• Bathing suit – You can wear any type of bathing suit into the pool, but some suits offer more functionality than others. Look for a bathing suit that’s going to be comfortable as you get in and out of the pool. You’ll want one that stays in place and doesn’t expose any parts of your body as you move through the water. Tankinis, racing swimsuits, and swim jammers are good options.
• Water noodle – Water noodles are flexible and lightweight. You can use water noodles for water jogging or to hold onto for flutter kicks when you don’t have a kickboard.
• Kickboard – Use the kickboard for flutter kicks as you move from one end of the pool to the other.
• Aqua dumbbells – Made from plastic and foam, water dumbbells can add to your strength training exercises in the water as you work out your arms and shoulders. They can also up the cardio aspect of water workouts.
• Weight cuffs – A weighted cuff around your wrists or ankles adds a bit more resistance and challenge to your water workout. If you have joint problems in your knees you can choose to wear the weights on your arms only.
• Water gloves – Water gloves help add more resistance as you move your arms through the water. This can help to strengthen your arms and shoulders.
• Water jogging belts – Jogging belts are made of foam that fit around your waist. They help you stay buoyant when you’re jogging or performing water exercises.
Benefits of Water Aerobics
There are a number of benefits to working out in the water. Here are the top benefits of water aerobics:
• Builds endurance
Your body is building up endurance as it uses the natural resistance of water to work against rather than using weights in the gym. As your body moves and pushes through the water, it builds up endurance.
• Strength training
Water resistance is greater than air resistance on land. This means that your muscles get a good workout from multiple directions. Research shows that water aerobics helps participants gain flexibility, agility, and strength. This can be particularly helpful for people who benefit from gentle strength training, such as the elderly or people who are recovering from an injury. 2,3
• Improve flexibility
Water aerobics requires that your body move in different directions as it adjusts to the resistance of the water. This can help to increase the range of motion in your joints.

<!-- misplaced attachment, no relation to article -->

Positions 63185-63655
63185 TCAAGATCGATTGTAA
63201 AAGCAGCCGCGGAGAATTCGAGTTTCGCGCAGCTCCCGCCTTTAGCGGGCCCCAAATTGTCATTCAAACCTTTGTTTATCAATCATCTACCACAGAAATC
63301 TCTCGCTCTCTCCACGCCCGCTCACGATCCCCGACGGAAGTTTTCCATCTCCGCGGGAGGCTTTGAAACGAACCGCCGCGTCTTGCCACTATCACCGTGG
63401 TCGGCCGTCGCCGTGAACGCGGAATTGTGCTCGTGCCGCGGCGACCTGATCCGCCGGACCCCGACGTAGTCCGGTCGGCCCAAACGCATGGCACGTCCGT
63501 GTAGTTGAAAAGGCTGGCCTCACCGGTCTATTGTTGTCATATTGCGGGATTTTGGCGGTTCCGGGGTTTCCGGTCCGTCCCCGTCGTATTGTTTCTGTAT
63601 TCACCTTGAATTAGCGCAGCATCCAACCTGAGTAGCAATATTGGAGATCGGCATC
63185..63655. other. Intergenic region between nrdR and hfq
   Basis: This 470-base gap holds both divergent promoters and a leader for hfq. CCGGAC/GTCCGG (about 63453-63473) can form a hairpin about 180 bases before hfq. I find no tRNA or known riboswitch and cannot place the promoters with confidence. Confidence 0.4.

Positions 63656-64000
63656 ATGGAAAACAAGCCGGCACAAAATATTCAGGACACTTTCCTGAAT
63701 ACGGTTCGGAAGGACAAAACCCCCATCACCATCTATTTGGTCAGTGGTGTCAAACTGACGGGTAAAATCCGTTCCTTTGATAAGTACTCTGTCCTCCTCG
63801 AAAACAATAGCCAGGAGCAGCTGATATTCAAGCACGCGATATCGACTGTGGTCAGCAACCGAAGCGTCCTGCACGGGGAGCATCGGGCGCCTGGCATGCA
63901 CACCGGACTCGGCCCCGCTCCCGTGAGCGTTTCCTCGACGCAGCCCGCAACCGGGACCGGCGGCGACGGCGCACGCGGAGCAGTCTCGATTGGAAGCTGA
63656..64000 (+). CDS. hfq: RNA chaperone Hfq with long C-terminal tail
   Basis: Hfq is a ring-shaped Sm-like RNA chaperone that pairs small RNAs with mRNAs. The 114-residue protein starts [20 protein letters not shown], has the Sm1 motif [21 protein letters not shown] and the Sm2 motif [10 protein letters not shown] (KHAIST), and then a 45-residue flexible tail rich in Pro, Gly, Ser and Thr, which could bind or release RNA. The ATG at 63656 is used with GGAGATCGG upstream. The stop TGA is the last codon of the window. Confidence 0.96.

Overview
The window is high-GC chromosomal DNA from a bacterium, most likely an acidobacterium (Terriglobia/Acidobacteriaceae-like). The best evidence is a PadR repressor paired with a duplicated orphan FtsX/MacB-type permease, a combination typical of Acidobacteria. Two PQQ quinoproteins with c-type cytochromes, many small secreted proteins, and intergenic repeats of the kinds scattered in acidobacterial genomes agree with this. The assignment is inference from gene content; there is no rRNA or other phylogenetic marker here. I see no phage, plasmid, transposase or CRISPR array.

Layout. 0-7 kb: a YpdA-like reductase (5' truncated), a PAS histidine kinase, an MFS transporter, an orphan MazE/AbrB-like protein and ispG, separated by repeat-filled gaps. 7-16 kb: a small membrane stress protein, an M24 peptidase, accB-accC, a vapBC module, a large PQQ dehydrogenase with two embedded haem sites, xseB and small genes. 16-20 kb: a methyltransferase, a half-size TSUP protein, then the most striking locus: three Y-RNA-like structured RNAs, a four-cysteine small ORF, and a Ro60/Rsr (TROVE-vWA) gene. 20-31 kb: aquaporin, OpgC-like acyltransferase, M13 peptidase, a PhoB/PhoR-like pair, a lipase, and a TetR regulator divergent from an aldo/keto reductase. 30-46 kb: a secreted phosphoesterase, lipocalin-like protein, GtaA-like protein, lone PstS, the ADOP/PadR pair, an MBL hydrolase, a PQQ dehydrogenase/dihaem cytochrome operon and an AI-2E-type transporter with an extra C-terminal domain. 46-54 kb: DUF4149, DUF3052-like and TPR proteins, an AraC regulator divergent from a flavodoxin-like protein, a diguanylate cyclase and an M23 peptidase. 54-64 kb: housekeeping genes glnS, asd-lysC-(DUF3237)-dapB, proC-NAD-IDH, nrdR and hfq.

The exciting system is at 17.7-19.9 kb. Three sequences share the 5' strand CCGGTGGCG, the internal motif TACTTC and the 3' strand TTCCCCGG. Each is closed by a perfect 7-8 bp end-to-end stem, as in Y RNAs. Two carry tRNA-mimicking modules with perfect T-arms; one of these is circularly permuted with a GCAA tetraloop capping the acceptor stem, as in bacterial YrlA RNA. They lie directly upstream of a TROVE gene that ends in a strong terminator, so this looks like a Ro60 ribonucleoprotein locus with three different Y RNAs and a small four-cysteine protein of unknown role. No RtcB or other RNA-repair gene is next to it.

• Improve and maintain cardiorespiratory fitness
Studies show that working out in water is an effective alternative to high-impact land exercises for improving and maintaining your cardio fitness. 4
• Eases joint pressure
For people suffering from joint problems such as arthritis and osteoarthritis water aerobics may help to reduce pressure on the joints, allowing for reduction in pain. 5
• Reduce stress, anxiety, and lower blood pressure
Water aerobics can help to reduce your stress and anxiety. Studies show that working out in water may also help to lower blood pressure. 6
Calories Burned during Water Aerobics
If you’re looking for a fitness program that’s easy on your joints while giving you a good workout, water aerobics is a good option. Water aerobics uses a combination of cardio and strength training exercises while using water for resistance. This means that your body is getting a full workout that is similar to cardio and strength training on land but without the high-impact of many of these workouts.
The number of calories you burn during an aerobic workout will vary depending on a few factors such as your weight and the intensity of your workout as well as what you eat and if you take any supplements (pre workouts, testosterone boosters, etc.) On average you can expect to burn between 200 to 450 calories. Working out in the water for an hour doing low-impact exercises is equivalent to about 30 minutes on the treadmill.
- 1Technique of Underwater Gymnastics: A Study in Practical Application.1937;109(15):1226. Retrieved online at doi:10.1001/jama.1937.02780410064036
- 2Neiva, HP. & Fail, LB. (2018).The effect of 12 weeks of water-aerobics on health status and physical fitness. PLos One. 13(5): e0198319. Retrieved online at https://www.ncbi.nlm.nih.gov/pmc/articles/PMC5978883/
- 3Leiros-Rodriguez, R. & Soto-Rodriguez, A. (2018). Comparisons of the Health Benefits of Strength Training, Aqua-Fitness, and Aerobic Exercise for the Elderly. Rehabil Res Pract. 2018: 5230971. Retrieved on February 11, 2019 from https://www.ncbi.nlm.nih.gov/pmc/articles/PMC6029484/
- 4Nikolai, AL. & Novotny, BA. (2009). Cardiovascular and metabolic responses to water aerobics exercise in middle-age and older adults. J Phys Act Health. 6(3): 333-8. Retrieved on February 11, 2019 from https://www.ncbi.nlm.nih.gov/pubmed/19564662
- 5Lu, M. & Su, Y. (2015). Effectiveness of aquatic exercise for treatment of knee osteoarthritis: Systematic review and meta-analysis. Z Rheumatol. 74(6): 543-52. Retrieved on February 11, 2019 from https://www.ncbi.nlm.nih.gov/pubmed/25691109
- 6Farahani, AV. & Mansournia, MA. (2010). The Effects of a 10-Week Water Aerobic Exercise on the Resting Blood Pressure in Patients with Essential Hypertension. Asian J Sports Med. 1(3): 159-167. Retrieved on February 11, 2019 from https://www.ncbi.nlm.nih.gov/pmc/articles/PMC3289176/